You may remember the controversy that erupted last year when Apple was accused of purposely limiting the speed of older iPhones to improve their battery life. It appeared that the controversy settled down after all the drama, but it has not. Italy has fined the iPhone maker for the wrongdoing. Authorities have fined Samsung as well for slowing down older phones.
First such fine for Apple and Samsung
On Wednesday, Italy’s Authority for Market and Competition revealed that it fined Samsung and Apple €5 million ($5.7 million) each for using software updates to slow down their smartphones. Italian consumer groups complained that the software updates limited the devices’ functionality and were aimed at encouraging users to buy new handsets. In a statement, the Italian agency said updates from Apple and Samsung “had caused serious dysfunctions and reduced performance significantly, thereby accelerating the process of replacing them.”
Apple was hit with an additional €5 million fine because it failed to provide adequate information to users on how to effectively replace handset batteries. According to the Italian watchdog, the company failed to provide information about the impacts of its update “or any means of restoring the original functionality of the products.”
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The agency fined Samsung and Apple on the back of two separate investigations launched by the Italian regulator in January. In one investigation, the agency found that both smartphone makers violated many consumer codes. This ruling by the Italian agency is believed to be a first against smartphone makers, which have long been accused of pushing updates that indirectly encourage users to buy new phones.
Double fine for Apple
In 2017, Apple admitted that certain software updates slowed some phones with battery issues. However, the company denied that it intended to shorten the life of its handsets. Apple said it changed the software to improve “power management during peak workloads to avoid unexpected shutdowns.”
Apple noted that some users might not notice the new power management, but it may sometimes lead to “longer launch times for apps and other reductions in performance.” However, following the outburst, Apple apologized for its actions and, as compensation, reduced battery replacement costs. The U.S. firm also promised a software update to let users know if their handset’s battery is working well or not.
Apple has mainly been fined for issues related to the iPhone 6 after users installed iOS 10, which was optimized for the iPhone 7. Since the new iOS version demanded more energy, it often led to unexpected shutdowns in older iPhones. Apple then issued a fix in iOS 10.2.1, but it failed to inform users that in fixing the random shutdowns, the update could throttle the CPUs of older devices with aging batteries.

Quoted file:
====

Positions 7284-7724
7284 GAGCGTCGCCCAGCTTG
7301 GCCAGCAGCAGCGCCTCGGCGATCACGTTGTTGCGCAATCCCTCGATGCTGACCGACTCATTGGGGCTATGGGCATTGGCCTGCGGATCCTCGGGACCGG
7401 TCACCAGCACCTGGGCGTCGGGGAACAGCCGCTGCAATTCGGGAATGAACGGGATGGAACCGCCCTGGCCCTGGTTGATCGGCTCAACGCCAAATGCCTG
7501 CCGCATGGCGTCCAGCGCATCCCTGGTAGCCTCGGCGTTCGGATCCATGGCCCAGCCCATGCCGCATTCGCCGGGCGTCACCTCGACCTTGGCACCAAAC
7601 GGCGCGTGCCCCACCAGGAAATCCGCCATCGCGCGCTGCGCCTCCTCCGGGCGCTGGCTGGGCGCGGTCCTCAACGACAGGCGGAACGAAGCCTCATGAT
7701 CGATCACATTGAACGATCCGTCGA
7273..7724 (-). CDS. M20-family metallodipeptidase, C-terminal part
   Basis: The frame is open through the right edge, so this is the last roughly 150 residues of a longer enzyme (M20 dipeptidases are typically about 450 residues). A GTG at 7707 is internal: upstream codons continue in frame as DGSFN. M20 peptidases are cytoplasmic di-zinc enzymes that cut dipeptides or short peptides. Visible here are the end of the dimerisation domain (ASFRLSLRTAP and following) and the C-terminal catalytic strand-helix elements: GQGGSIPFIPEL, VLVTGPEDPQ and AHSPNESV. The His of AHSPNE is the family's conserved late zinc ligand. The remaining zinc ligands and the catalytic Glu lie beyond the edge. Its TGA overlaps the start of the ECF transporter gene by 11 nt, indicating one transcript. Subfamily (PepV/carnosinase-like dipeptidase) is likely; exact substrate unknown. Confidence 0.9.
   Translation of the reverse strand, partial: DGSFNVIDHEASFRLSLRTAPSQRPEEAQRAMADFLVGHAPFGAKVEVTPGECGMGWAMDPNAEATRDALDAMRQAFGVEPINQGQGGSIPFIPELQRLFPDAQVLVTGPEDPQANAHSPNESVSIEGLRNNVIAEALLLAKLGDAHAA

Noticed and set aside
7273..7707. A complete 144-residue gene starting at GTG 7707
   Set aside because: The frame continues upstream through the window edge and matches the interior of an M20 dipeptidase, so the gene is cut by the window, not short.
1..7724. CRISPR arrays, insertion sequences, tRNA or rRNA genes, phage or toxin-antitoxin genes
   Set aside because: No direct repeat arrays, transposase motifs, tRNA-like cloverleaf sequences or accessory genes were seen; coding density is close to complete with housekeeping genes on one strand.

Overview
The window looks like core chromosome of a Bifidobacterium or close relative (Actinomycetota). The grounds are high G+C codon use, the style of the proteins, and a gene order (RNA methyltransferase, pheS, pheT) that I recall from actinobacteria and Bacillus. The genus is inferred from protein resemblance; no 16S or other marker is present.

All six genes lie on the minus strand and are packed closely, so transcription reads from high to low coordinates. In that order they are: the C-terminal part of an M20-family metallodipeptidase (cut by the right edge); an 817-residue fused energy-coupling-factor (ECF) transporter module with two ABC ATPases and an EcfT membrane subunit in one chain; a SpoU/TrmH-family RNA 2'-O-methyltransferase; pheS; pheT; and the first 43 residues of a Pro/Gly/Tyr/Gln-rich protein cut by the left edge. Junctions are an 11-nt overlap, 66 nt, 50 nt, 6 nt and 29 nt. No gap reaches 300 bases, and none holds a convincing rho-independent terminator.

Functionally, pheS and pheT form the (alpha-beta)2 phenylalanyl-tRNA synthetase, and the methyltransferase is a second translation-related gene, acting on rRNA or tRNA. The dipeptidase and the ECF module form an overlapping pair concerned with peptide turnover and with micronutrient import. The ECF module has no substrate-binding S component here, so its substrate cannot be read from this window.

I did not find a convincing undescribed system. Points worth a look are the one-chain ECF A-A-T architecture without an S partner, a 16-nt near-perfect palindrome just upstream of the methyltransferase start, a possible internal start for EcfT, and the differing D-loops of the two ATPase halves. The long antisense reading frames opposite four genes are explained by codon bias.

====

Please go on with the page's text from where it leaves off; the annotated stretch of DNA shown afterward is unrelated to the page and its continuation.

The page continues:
A surprise that regulators fined Samsung
What came as a surprise was that regulators fined Samsung. Apple’s actions were well-known, but there had been no questions raised before over Samsung doing anything like this. According to the Italian regulator, it fined Samsung based on complaints by Galaxy Note 4 users. Samsung released the handset in 2014.
In its extensive investigation of customer service records and Samsung’s internal emails, the Italian watchdog found that an Android update in 2016 was not optimized for the Note 4. As a result, Note 4 users faced several issues like automatic restarts.
The regulator found that the update placed too large of a load on the old Note 4 devices. In some cases, it even resulted in high out-of-pocket repair costs, as the Note 4 was out of warranty then. The update in question is Android Marshmallow 6.0.1, and it was optimized for the Galaxy Note 7.
Even though Samsung’s action was not as widely publicized as Apple’s slowdown controversy, many forums were flooded with complaints about the Note 4 issues after the 6.0.1 update. In its investigation, the Italian watchdog noted that Samsung failed to inform users that this could happen to the Note 4 because of the update. However, it is not known if the Korean firm did such a thing intentionally.
Samsung told Reuters in a statement that the decision is disappointing, and it will appeal it. In fact, the Korean firm denies that it issued any such update to throttle the Note 4’s performance.
“In contrast, Samsung has always released software updates enabling our customers to have the best experience possible,” the company said.